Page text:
Say tequila in a bar and the near universal reaction is “Shots!” And that’s a shame.
Today’s tequila is light years away from the stuff responsible for that reputation—a reputation that’s incredibly unfair to what is one of the most complex and diverse spirits available today.
Good tequila is made from 100% agave plants that takes up to eight years to mature. The junk you pounded shots with friends to get drunk was likely only 50% agave and dosed with caramel to give it a fake gold colour. It’s not today’s tequila and you shouldn’t confuse the two. It’s like comparing a Model T to a Tesla, they’re both cars per se, but have almost nothing in common.
I bet everyone knows one famous tequila cocktail, but unfortunately, that cocktail was introduced to most of us with that same sub-par tequila. It was served with so much sugar (or worse, out of a machine) that it tasted like a lime slush. You couldn’t taste the tequila and likely didn’t want to. Yes, I am talking about the margarita (more on this cocktail in a future column).
Instead of hiding the taste of good tequila, today’s cocktail highlights it, in a perfect summer cocktail: the Siesta. Its light, zesty, refreshing and looks like something fun to drink. If you haven’t heard of it, that’s because its only been around for a little over a decade, invented in 2006, while the margarita has been with us since the 30s or 40s, depending on who you believe.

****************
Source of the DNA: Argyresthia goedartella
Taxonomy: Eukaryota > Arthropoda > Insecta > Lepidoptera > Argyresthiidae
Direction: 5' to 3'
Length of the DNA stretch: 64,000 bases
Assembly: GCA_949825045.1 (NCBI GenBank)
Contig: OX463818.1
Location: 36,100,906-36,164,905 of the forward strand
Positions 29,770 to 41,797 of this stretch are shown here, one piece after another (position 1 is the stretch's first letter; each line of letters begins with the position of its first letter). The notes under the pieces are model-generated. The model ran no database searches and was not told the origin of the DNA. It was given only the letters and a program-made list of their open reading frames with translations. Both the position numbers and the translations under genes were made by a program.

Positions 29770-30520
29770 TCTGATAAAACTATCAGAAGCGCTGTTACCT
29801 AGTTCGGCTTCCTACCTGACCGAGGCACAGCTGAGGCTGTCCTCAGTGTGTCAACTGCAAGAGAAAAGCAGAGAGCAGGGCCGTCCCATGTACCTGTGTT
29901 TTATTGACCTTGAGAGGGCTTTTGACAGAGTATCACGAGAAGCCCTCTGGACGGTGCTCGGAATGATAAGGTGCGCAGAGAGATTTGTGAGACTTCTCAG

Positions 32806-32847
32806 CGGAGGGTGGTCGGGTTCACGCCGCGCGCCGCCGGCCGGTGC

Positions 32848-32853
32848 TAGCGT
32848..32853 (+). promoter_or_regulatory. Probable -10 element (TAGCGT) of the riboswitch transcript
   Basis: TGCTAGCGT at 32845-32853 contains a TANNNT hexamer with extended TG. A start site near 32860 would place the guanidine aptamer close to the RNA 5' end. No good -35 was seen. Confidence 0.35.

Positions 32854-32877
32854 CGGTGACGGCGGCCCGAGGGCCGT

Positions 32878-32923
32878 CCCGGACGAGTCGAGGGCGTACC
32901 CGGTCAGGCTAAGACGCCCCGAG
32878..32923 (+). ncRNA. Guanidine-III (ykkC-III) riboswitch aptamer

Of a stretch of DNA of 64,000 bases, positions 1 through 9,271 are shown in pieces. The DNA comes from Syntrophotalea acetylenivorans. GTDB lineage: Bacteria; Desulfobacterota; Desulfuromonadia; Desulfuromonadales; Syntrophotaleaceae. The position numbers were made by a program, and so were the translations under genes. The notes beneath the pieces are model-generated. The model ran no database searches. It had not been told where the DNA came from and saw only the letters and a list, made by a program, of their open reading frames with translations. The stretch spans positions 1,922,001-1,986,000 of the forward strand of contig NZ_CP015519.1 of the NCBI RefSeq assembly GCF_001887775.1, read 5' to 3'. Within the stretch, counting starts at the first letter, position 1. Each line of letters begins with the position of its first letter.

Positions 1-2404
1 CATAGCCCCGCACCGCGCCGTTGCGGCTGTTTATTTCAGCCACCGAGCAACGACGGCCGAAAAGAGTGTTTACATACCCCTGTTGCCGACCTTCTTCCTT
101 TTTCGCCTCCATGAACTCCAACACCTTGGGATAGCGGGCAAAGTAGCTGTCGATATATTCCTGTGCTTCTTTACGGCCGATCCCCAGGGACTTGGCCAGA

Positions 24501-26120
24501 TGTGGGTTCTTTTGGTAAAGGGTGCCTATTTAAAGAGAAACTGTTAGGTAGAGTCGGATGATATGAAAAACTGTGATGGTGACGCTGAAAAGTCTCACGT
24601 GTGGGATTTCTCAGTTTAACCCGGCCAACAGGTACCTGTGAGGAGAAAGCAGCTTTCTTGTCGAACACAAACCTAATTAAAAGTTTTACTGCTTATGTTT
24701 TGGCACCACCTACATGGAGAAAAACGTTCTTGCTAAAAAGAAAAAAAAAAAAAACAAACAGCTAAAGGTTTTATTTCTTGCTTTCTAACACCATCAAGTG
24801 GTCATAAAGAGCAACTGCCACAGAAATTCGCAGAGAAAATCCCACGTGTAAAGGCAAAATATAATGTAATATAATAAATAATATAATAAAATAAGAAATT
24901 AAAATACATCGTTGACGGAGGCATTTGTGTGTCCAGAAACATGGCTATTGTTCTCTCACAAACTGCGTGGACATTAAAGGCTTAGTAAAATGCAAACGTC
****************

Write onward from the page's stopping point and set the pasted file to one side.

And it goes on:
My favourite Siesta recipe:
- 2 oz blanco tequila
- 0.5 oz Campari
- 0.5 oz grapefruit juice
- 0.5 oz lime juice
- 0.5 oz simple syrup
A couple notes:
Do a little research and use a good tequila ($35 a bottle and up). It makes a difference. Simple syrup is sugar and water, easy to make, Google is your friend (if you don’t like super sweet like me, cut the sugar or add water). And for God’s sake, we’re making craft cocktails here, don’t buy good tequila, a bottle of Campari then use bottled juices. Buy some limes and a grapefruit or two.
Put all the ingredients in a shaker with ice, shake for 30 seconds and strain into a chilled glass without ice. Impress all your snooty foodie friends with your mad cocktail skills!
Randall had the misfortune of being a bartender in the late 1980s, widely considered Hell in the annals of cocktail history—remember the fuzzy navel, the tequila sunrise and various coconut and blue curacao drinks? Resistance might have been futile against the Borg, but there was no way he was giving in, he kept drinking his Manhattans, Rob Roys and Old Fashioneds, despite almost never serving one at the bar.